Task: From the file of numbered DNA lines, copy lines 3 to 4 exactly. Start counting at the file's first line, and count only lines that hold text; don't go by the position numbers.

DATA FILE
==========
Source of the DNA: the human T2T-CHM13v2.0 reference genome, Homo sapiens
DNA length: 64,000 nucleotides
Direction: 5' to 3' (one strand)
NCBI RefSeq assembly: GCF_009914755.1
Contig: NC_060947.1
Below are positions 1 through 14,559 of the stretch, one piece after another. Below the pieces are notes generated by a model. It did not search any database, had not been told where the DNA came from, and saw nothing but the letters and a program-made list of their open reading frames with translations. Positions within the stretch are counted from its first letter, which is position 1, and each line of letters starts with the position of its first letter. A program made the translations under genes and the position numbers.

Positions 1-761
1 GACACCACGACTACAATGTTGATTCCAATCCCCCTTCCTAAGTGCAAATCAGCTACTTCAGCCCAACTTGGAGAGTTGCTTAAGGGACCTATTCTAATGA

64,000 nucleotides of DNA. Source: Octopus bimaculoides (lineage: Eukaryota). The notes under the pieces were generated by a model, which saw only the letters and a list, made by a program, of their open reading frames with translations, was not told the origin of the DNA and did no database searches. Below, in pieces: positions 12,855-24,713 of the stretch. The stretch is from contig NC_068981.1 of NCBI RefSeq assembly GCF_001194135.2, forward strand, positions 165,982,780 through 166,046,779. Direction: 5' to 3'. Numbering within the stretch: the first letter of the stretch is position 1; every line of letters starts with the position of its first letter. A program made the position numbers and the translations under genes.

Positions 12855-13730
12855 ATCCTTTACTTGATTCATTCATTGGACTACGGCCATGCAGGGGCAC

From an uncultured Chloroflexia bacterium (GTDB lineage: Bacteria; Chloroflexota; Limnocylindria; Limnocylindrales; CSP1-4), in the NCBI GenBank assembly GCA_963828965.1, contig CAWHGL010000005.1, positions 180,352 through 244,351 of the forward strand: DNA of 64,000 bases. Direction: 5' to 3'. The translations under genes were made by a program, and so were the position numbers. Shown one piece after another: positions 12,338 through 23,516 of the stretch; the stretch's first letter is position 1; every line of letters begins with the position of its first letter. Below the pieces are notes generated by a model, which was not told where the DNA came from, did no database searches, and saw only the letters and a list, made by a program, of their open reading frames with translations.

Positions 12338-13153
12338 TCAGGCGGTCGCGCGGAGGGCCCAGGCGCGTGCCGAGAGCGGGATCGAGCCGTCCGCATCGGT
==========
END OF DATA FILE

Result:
Direction: 5' to 3' (one strand)
NCBI RefSeq assembly: GCF_009914755.1